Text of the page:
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Explained: Why Adani Group Stocks Fell on Monday, and Why It Matters

Jun 15, 2021 3:05 PM 5 min read

To say Indian markets had an interesting Monday would be an understatement.

Following media reports that three foreign funds that owned over ₹43,500cr ($5.96bn) worth of shares in four Adani Group firms had been frozen, the stocks of all six of the conglomerate's listed companies climbed down, dragging down the broader market with them.

However, following the Group's forceful denunciation of the accusations, its individual stocks recuperated most of their losses (nonetheless, the shares ended the session $6bn lighter). For their part, Sensex and Nifty ended in the green.

All in all, the intraday day movement for Adani's stocks was more than 40%. Quite the rollercoaster ride!

What Caused this Mayhem?

An ET article alleged that the above-mentioned three Foreign Portfolio Investors (FPIs) - Albula Investment Fund, Cresta Fund and APMS Investment - had been frozen by the National Securities Depository Ltd. (NSDL) on May 31st.

The action was taken reportedly due to “insufficient disclosure of information regarding beneficial ownership as per the Prevention of Money Laundering Act (PMLA)”.

The report was followed immediately by a bloodbath in Adani shares, ending a year-long bull run. The Group’s market cap crashed by ₹1Lcr ($13.67bn) in a matter of hours and Gautam Adani’s net worth slipped by $7.6bn.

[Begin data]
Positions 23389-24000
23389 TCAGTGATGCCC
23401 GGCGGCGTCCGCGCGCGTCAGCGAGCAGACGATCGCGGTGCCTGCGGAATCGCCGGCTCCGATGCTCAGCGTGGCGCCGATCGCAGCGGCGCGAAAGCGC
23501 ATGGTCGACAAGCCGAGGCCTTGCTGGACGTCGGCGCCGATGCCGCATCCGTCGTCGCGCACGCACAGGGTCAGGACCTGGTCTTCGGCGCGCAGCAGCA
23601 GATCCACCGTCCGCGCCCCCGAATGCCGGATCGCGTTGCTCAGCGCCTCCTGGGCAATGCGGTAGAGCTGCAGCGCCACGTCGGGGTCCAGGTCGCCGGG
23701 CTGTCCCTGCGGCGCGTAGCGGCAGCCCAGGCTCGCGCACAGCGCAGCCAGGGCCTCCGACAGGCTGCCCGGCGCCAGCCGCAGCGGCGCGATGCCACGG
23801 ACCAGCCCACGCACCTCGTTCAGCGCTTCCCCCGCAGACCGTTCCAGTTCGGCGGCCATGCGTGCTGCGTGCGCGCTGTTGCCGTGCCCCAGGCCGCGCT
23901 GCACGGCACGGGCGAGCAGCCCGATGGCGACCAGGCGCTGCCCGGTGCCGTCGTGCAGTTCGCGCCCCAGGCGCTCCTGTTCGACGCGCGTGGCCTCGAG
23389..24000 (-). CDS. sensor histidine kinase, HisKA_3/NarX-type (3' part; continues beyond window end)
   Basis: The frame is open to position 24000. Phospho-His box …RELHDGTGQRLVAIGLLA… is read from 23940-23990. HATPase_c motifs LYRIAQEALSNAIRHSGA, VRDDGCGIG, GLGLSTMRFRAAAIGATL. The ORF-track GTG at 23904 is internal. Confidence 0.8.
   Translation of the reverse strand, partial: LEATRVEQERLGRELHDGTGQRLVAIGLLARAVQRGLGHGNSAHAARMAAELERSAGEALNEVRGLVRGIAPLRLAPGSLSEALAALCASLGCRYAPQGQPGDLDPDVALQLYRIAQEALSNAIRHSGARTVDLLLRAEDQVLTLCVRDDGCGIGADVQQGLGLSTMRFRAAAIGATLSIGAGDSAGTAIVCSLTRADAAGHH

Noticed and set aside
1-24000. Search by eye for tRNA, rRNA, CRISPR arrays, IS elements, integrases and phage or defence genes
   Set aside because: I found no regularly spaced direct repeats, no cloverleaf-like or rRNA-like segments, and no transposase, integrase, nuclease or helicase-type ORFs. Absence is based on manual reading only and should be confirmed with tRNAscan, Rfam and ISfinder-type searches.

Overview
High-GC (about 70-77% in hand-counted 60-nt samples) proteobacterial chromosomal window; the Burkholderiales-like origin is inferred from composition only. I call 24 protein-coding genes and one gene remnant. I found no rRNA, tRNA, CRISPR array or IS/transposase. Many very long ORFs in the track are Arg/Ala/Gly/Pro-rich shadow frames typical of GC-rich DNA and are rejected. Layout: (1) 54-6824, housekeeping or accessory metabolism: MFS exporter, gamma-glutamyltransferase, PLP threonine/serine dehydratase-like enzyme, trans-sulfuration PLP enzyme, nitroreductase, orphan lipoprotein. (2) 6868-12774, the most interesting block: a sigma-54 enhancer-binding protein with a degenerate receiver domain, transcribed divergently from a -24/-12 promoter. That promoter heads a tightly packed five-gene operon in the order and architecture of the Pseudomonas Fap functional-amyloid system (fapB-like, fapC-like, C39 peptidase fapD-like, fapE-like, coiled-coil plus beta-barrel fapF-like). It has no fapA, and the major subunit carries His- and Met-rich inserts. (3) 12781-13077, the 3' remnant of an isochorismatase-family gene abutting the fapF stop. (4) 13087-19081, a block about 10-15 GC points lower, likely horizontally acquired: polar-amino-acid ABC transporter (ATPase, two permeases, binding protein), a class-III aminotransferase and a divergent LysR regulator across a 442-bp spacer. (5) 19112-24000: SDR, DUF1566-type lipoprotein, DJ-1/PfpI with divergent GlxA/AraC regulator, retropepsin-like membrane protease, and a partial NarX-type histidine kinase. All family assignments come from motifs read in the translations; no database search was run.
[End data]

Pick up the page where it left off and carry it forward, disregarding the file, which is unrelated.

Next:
Escalation: The Sucheta Dalal Tweet

Furthermore, a June 12th tweet by business journalist Sucheta Dalal (of Harshad Mehta and Scam 1992 fame) made the rounds again and fanned the flames.

Dalal had alleged a “scandal” involving possible rigging of stock prices in favour of "one group" through "foreign entities". While no company was named, the Twitter verse inferred this allegation to be against the Adani Group, possibly adding to the market bloodbath in a Musk-esque escalation.


Action and Reaction

Soon, the Adani Group, in separate filings to exchanges, denied the charges, calling them “blatantly erroneous and … done to deliberately mislead the investing community” (full release here).

An email correspondence between NSDL and the Adani Group soon came to light where the former says, “The status of demat accounts mentioned in your trail email are held in “active” status in [the] NSDL system.”


So… Are the Accounts Frozen or Not?

That’s the billion-dollar question...and there isn’t a straight answer.

Well into Tuesday afternoon, the NSDL website still showed the three funds’ accounts as frozen. But as the email correspondence shows, the funds aren’t frozen. So, which is it?

FPIs are required to maintain seperate accounts for local trading and offshore instruments. As of today, the domestic trading accounts of the three Adani-linked funds in question remain active. But their account for offshore instruments like depository receipts may have been frozen - reportedly on account of a 2016 SEBI case against fraudulent activity in some FPIs.

(Corroboration of these details is difficult since freeze order information is not available in the public domain.) 


The Morning After

As of market close today, Adani companies traded unenthusiastically even whilst paring most of Monday’s heavy losses. Only Adani Enterprises ended the session in green.